The tech sector is buoyant, exports are strong, there are open job positions — where are people to fill them ?

My article from yesterday’s Irish Times Innovation Magazine

I recently had the privilege of attending the 2012 BT Young Scientist celebration dinner. Eric Doyle and Mark Kelly jointly gave a wonderful and well-delivered winners’ speech, explaining the background to their project. The “many-body problem” occurs frequently in both in nature and in man-made systems, where a collection of objects interact with one another: for example, molecules in a fluid; calls being routed across a mobile phone network; or traders around the globe in the international stock markets.

Eric and Mark chose to focus on objects interacting under gravity: specifically our complex solar system and how these moving bodies in turn collectively determine the actual paths through space taken by satellites. Understanding the mechanics of such systems to a high degree of accuracy could improve the fuel efficiency of satellites, by reducing course corrections to overcome gravitational pull by the heavenly bodies.

Eric and Mark are from Synge Street CBS. The school leads all others nationwide as regards the Young Scientist competition. Apart from Eric and Mark for this year, other overall winners have been Abdusalam Abubakar for 2007, and Ronan Larkin in 2004. Gohar Abbasi was overall runner-up in 2006. Keith Florea, Adrian Chisa and Sandeep Sihag were group winners in 2006, and Michael Mulhall and Francis Wasser likewise in 2005. In 2009, Andrei Triffo won best individual project and the Intel prize at the event. Many of these students were inspired by Jim Cooke, a physics and mathematics teacher, now retired (see my 2009 blog post about a Quiet Irish Hero). Eric and Mark spoke during their speech about consulting their former teacher Jim when selecting their choice of project.

The Young Scientist competition is clearly inspirational for many of our students. I, however, am consistently surprised by how relatively few students seem to follow through and pursue engineering and science careers. Despite a strong year for the IDA in 2011 with a 20 per cent annual increase in jobs in IDA-supported companies, chief executive Barry O’Leary noted in an interview on RTÉ’s News at One on 5th January last  [at 4:08 mins into the clip] that there would have been even more jobs created in 2011 had there been a larger pool of skilled staff available in Ireland, particularly for the ICT, life sciences and digital media sectors. Meanwhile there is anecdotal evidence of a serious shortage of skilled engineers and scientists in the Enterprise Ireland-assisted indigenous sector, so slowing economic growth.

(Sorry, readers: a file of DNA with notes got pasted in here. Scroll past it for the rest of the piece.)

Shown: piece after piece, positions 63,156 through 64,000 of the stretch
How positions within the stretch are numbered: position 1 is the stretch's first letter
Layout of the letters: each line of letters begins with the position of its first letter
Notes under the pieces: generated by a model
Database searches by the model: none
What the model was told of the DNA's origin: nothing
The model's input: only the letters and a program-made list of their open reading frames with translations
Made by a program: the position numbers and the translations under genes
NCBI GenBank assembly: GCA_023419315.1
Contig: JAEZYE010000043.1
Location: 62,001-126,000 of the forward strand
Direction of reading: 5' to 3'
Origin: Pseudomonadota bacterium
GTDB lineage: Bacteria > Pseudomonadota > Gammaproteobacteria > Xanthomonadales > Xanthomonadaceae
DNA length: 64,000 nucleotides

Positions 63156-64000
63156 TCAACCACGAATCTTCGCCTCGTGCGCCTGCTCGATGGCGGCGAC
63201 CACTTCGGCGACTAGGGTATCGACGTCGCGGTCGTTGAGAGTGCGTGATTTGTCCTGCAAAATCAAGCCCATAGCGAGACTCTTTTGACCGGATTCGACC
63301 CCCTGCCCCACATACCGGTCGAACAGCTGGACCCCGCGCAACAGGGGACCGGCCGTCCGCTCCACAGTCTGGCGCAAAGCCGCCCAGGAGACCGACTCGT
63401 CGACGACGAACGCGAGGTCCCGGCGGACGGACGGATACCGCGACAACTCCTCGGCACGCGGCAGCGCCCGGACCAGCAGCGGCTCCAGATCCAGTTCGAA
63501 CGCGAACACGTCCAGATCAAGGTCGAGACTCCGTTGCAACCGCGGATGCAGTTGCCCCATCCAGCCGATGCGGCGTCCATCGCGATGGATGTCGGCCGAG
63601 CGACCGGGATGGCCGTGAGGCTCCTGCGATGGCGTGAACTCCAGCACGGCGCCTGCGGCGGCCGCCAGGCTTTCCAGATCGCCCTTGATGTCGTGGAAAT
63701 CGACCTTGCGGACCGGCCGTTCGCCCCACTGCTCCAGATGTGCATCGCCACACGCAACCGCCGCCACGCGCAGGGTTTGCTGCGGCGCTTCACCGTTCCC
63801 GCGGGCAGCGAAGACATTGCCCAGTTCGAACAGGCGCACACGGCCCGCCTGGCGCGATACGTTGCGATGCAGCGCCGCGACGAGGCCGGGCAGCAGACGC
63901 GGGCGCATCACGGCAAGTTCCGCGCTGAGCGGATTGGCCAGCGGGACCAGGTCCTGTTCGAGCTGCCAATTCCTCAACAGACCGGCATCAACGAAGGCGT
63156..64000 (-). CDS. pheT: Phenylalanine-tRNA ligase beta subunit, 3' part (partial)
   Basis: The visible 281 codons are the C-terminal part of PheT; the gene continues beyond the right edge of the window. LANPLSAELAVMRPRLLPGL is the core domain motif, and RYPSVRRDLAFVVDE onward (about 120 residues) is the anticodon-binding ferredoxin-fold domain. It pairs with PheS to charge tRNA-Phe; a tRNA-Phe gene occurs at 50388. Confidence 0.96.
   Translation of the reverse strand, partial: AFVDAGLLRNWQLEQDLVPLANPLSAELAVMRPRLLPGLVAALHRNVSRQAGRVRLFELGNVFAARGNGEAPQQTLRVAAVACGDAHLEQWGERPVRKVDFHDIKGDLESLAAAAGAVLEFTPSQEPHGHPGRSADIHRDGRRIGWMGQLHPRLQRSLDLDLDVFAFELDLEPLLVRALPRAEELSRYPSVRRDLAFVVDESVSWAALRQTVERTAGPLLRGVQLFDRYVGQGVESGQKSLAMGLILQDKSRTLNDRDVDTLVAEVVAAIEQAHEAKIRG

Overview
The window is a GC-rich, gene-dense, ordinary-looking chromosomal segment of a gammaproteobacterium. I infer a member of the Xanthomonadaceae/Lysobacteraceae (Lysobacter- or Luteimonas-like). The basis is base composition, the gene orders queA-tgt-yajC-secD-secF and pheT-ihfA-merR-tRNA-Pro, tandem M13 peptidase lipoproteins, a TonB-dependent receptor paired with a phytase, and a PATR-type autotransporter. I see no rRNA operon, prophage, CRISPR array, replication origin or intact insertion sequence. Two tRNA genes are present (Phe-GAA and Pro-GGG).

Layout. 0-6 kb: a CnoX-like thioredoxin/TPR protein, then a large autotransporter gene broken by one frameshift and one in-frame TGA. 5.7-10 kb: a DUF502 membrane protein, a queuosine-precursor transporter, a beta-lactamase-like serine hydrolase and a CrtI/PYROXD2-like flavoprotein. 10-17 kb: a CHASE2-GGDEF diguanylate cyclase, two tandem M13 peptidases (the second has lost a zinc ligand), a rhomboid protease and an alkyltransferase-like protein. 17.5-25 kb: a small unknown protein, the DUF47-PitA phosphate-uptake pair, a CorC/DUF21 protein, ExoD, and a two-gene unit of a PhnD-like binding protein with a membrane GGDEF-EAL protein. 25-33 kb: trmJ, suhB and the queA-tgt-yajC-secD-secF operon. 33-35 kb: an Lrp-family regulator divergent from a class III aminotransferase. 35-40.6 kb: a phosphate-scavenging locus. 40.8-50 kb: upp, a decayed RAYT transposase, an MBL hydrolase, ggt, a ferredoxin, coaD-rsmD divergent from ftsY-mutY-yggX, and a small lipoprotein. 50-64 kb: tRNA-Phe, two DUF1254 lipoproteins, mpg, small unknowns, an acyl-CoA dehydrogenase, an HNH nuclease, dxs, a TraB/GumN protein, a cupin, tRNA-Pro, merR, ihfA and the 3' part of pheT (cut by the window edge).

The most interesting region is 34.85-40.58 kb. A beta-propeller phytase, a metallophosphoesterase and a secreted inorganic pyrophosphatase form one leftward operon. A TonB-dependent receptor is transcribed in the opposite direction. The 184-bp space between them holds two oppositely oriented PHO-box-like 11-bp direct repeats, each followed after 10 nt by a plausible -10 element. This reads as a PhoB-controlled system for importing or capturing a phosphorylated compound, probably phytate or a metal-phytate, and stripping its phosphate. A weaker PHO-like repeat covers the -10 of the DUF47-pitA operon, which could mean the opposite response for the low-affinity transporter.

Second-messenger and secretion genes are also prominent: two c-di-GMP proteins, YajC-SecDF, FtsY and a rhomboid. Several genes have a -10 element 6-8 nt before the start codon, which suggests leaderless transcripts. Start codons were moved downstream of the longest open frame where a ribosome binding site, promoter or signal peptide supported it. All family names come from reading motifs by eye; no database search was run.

In 2009, 8,420 students sat higher-level mathematics; in 2010, it dropped to 8,390 and then last year further to 8,237. In 2010, 4,877 sat higher-level physics; last year it dropped to 4,782. In 2010, 6,298 sat higher-level chemistry; last year it dropped to 6,272. While the numbers sitting the Leaving Certificate in the last two years are almost the same, it really is worrying that there has not been a very strong surge in those wishing to lay a foundation for a scientific or engineering career. The technology sector is buoyant in the economy, exports are very strong, there is an acknowledged skills shortage, employment is immediately available for the right skills, and yet there has not yet been any significant increase in secondary school activity and interest. It really is astonishing and disturbing.